Miriam Hansen: Cinema and Experience

Siegfried Kracauer, Walter Benjamin, and Theodor W. Adorno—affiliated through friendship, professional ties, and argument—developed an astute philosophical critique of modernity in which technological media played a key role. This book explores in depth their reflections on cinema and photography from the Weimar period up to the 1960s. Miriam Bratu Hansen brings to life an impressive archive of known and, in the case of Kracauer, less known materials and reveals surprising perspectives on canonic texts, including Benjamin’s artwork essay. Her lucid analysis extrapolates from these writings the contours of a theory of cinema and experience that speaks to questions being posed anew as moving image culture evolves in response to digital technology.

Thanks to Fascinator!

Cinema and Experience

Flâneur III: Benjamin’s Shadow

In the 1998 film above, Flâneur III: Benjamin’s Shadow, Danish director Torben Skjodt Jensen and writer Urf Peter Hallberg collaborate on an impressionistic black-and-white meditation on Paris, overlaid with Hallberg’s ruminations and quotations from Benjamin. Benjamin’s fascination with nineteenth-century Paris drove his massive, unfinished Arcades Project, an excavation of the inner workings of modernity. Where One Way Street is marked by a very dated 90’s aesthetic (which may look chic now that the decade’s back in fashion), the above film is both classical and modernist, a testament to the beauties and contradictions of Paris. I think in this respect, it is a more fitting tribute to the critical and contradictory aesthetic theory of Walter Benjamin.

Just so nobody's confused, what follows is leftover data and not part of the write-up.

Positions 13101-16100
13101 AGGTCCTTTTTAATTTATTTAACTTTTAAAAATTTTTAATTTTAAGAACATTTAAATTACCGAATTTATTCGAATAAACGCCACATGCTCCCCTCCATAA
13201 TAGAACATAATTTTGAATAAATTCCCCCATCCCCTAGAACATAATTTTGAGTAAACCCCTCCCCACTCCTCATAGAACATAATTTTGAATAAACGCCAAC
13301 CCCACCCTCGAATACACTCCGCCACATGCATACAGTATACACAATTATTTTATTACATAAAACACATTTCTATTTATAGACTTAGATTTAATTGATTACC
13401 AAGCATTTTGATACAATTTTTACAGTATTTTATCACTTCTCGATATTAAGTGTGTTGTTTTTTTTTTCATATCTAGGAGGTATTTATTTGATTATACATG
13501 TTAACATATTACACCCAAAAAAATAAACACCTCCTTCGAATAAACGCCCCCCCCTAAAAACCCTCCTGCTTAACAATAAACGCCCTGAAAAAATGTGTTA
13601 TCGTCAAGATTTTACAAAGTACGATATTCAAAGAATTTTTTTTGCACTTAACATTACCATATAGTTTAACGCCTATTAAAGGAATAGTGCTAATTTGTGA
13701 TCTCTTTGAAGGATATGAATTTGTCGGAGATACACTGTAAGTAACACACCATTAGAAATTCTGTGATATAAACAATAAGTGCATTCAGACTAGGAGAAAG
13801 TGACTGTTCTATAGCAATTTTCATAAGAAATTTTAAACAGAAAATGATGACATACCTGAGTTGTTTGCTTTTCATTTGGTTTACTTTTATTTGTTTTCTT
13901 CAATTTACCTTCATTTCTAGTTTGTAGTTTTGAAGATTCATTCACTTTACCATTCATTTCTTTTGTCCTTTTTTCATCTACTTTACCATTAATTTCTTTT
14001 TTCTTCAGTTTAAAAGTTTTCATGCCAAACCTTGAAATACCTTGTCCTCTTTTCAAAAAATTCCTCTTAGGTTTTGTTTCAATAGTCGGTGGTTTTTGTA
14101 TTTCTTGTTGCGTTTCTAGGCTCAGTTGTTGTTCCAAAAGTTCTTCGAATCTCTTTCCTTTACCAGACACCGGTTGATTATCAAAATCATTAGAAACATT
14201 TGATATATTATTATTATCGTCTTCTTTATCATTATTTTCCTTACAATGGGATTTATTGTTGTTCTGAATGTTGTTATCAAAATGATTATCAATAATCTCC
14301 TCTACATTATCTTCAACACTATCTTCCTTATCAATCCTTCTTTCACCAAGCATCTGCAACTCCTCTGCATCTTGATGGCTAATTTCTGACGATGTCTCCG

Video Flâneur III

Catherine Russell – Archiveology: Walter Benjamin and Archival Film Practices

Catherine Russell

In Archiveology Catherine Russell uses the work of Walter Benjamin to explore how the practice of archiveology—the reuse, recycling, appropriation, and borrowing of archival sounds and images by filmmakers—provides ways to imagine the past and the future. Noting how the film archive does not function simply as a place where moving images are preserved, Russell examines a range of films alongside Benjamin’s conceptions of memory, document, excavation, and historiography. She shows how city films such as Nicole Védrès’s Paris 1900 (1947) and Thom Andersen’s Los Angeles Plays Itself (2003) reconstruct notions of urban life and uses Christian Marclay’s The Clock (2010) to draw parallels between critical cinephilia and Benjamin’s theory of the phantasmagoria. Russell also discusses practices of collecting in archiveological film and rereads films by Joseph Cornell and Rania Stephan to explore an archival practice that dislocates and relocates the female image in film. In so doing, she not only shows how Benjamin’s work is as relevant to film theory as ever; she shows how archiveology can awaken artists and audiences to critical forms of history and memory.

Thanks to SickSadWorld!

Catherine Russell Archiveology

Tatsachenreihe: Wie Brecht und Benjamin einen Krimi schreiben wollten

Von Andreas Ammer, Andreas Gerth und Martin Gretschmann
Wie Brecht und Benjamin einen Krimi schreiben wollten. Svendborg, Dänemark, 1934. Bertolt Brecht und Walter Benjamin treffen sich im Exil. Sie sind begeisterte Krimileser und entwerfen kurzerhand gemeinsam einen Plot.

Wie Brecht und Benjamin einen Krimi schreiben wollten

Tagung der International Walter Benjamin Society 12. bis 15. Dezember 2013

Tagung der International Walter Benjamin Society
„Über den Begriff der Geschichte/Geschichte schreiben“
12. bis 15. Dezember 2013
Goethe Universität Frankfurt am Main & Universität Mannheim

Tagung der International Walter Benjamin Society